Several years ago, I had two ‘gardeners’ helping me during the main growing season. They were very willing but had no horticultural training, something that was really brought home to me when they asked me the name of the plant with the berries and pretty little purple flowers. I duly followed them to the said plant, which was belladonna (deadly nightshade or woody nightshade). As they were both mothers of small children, I was really alarmed at this lack of knowledge. Needless to say, I didn’t continue with that working relationship the following year.
In fact, quite a few plants in the garden are either poisonous or potentially harmful in one way or another. According to Kew Gardens, children under the age of five are particularly vulnerable, presumably. While it is difficult for any of us – whether amateur or professional gardener – to have an encyclopaedic knowledge of what’s OK and what’s not, it does make sense to be aware of some of the biggest dangers.
Most of us probably know that nightshade and digitalis (the common foxglove) are highly poisonous and can even be fatal. But here are a few other examples of which you may not be aware:
Aconitum – or Monkshood, this is a statuesque late summer flowering perennial, with beautiful flowers usually in shades of blue. It is extremely poisonous and therefore, plant with care at the back of the border or, if you have small children, not at all.
Delphiniums – all parts of these popular cottage garden favourites are potentially fatal if ingested.
Colchicum (autumn crocus) – another one that appears on the fatality risk list.
Euphorbias and hellebores – both these plant families have become increasingly popular in recent years and deservedly so because of their architectural foliage. However, always wear gloves when handling them, particularly if you are planning to cut the stems, because the milky sap can be extremely irritating to bare skin.
Giant hog weed – this common weed seems to be more widespread this year and it comes with a big health warning. The toxins in the sap can react to sunlight and cause severe blistering and even scarring. Do not attempt to deal with it yourself, seek professional assistance. It is a successful self-seeder and quite hard to eradicate, even using powerful systemic weedkillers, so don’t let it become a problem and if you recognise it in your neighbour’s garden, tell them!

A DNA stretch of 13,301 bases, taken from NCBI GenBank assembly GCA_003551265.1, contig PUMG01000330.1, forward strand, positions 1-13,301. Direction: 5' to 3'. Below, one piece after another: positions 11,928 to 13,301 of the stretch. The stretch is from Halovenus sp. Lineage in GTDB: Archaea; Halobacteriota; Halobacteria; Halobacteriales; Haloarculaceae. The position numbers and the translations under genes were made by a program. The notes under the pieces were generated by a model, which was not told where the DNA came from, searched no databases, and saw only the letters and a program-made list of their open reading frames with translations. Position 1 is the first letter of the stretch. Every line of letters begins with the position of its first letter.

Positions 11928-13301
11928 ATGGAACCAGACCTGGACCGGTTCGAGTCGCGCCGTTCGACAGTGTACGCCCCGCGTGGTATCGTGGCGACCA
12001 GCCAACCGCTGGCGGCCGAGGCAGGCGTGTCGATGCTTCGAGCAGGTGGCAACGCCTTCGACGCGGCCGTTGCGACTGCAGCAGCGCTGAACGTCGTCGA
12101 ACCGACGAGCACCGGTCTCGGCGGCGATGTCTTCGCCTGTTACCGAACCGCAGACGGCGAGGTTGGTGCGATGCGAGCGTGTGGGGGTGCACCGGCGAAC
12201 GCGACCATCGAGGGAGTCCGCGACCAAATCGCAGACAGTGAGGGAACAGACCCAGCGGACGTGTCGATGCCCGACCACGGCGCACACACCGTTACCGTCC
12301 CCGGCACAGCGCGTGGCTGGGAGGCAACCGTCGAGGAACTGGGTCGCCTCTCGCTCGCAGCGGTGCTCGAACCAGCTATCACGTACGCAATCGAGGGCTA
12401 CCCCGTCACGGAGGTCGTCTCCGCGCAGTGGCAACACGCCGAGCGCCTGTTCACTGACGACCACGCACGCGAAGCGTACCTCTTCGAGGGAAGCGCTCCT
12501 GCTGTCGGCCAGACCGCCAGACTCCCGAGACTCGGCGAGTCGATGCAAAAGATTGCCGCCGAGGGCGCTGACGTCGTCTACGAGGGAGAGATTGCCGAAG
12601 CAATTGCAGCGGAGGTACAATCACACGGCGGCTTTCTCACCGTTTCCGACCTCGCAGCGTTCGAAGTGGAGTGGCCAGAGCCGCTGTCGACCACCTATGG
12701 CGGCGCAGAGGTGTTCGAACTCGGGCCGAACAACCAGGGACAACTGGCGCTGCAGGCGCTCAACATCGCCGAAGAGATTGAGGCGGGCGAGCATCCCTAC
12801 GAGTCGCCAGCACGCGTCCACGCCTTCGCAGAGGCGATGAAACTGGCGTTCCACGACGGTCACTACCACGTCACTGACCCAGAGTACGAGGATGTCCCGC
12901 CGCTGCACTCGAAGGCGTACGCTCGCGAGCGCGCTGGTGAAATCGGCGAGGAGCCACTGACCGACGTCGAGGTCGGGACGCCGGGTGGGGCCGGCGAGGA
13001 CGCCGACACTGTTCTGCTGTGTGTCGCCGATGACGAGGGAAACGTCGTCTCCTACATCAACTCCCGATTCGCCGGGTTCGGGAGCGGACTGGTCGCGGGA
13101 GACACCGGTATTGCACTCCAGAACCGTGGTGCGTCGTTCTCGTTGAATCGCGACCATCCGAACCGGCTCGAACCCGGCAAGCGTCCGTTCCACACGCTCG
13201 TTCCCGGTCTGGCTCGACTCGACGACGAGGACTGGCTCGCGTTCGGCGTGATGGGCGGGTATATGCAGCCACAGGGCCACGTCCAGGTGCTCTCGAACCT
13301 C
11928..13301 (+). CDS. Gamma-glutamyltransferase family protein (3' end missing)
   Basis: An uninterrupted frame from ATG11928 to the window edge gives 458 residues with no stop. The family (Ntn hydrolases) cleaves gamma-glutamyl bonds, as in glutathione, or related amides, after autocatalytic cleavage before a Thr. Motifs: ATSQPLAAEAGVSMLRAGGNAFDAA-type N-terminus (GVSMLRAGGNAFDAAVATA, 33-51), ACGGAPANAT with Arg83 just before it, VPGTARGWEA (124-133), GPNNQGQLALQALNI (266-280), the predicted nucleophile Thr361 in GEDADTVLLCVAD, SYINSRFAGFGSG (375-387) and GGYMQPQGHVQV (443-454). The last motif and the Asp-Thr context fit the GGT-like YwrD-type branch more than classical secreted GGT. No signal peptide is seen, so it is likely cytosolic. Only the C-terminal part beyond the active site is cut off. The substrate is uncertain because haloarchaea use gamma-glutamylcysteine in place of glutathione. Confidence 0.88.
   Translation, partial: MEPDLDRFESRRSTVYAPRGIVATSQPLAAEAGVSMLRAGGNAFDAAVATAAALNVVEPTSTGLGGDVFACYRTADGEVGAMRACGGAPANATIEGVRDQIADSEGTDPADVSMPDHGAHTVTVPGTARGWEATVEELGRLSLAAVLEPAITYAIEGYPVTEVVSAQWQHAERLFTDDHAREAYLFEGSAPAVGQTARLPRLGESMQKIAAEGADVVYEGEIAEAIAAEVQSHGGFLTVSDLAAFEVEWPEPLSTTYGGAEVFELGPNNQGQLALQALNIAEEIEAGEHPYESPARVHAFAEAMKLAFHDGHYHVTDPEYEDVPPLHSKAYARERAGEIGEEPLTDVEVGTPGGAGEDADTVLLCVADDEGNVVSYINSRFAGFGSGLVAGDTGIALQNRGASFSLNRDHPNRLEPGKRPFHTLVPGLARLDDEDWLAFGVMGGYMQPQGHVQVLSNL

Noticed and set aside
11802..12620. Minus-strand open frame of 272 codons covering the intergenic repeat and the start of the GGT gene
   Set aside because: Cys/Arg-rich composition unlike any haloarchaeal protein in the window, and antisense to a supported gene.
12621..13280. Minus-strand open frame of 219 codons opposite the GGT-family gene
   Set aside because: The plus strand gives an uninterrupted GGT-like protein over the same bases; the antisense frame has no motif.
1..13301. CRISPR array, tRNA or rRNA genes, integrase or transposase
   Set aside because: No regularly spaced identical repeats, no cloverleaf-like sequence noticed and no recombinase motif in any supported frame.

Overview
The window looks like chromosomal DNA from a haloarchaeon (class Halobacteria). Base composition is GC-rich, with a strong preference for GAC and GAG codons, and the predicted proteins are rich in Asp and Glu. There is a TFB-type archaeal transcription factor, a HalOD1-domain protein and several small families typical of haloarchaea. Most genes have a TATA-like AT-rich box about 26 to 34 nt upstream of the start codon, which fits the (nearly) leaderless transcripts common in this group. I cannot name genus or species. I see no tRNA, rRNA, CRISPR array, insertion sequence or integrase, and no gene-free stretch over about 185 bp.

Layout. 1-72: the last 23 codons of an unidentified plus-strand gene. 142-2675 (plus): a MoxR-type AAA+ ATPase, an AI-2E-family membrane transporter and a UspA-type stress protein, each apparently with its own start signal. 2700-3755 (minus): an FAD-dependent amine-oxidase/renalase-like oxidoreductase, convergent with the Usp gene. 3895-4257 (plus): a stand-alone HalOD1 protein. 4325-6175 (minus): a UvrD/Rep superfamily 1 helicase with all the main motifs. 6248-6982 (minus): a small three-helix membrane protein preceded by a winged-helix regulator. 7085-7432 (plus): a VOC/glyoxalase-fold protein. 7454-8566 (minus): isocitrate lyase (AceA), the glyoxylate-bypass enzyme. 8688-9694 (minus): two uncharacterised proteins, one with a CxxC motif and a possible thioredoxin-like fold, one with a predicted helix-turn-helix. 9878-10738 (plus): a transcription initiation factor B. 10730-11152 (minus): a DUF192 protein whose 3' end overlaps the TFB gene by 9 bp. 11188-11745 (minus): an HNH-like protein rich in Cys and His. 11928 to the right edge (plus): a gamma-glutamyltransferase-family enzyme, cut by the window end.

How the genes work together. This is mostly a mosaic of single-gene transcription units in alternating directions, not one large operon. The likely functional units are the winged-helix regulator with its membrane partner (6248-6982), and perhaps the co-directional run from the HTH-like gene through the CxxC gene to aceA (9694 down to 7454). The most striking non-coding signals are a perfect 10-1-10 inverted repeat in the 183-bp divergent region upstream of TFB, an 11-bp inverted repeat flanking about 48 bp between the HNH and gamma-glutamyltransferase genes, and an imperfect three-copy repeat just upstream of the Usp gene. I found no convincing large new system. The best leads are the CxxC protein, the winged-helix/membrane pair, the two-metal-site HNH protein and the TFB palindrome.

Laburnum, daphne, cytisis (Broom) – all of these common shrubs are potentially fatal if ingested.
Lantana – a houseplant that is also being used in summer bedding schemes is highly poisonous.
These are just a few examples and there are many more. There are also numerous plants that are dangerous to dogs and cats, not just humans.
So what should we all be doing? Should we all be avoiding them altogether? That choice is yours. Personally, I still plant some of the perennials and shrubs listed above, though with some caution. If I had small children in the garden on a regular basis – particularly unsupervised – I would probably consider removing those plants altogether.
Tips for handling poisonous plants:
- Check the label – when buying, have a look at the plant label in the garden centre for any warnings
- Wash hands thoroughly – which should be common practice anyway, but always ensure that hands are cleaned after a session in the garden and wear good gloves
- Create boundaries – plants aren’t dangerous to children and pets if they can’t reach them
- Get some knowledge – Kew Gardens has an excellent book called ‘Poisonous Plants’ by Elizabeth A Dauncey, available from Amazon and other sources
- Get online – Also, if you have pets, type ‘plants that are poisonous to cats/dogs’ into Google or your preferred search engine and you will see a number of lists that you can check against.
Finally, if in doubt, assume that a plant is dangerous. Gardens are beautiful places but we need to remember that Mother Nature is not a Disney fairyland and that we need to respect that.Last modified: December 31, 2020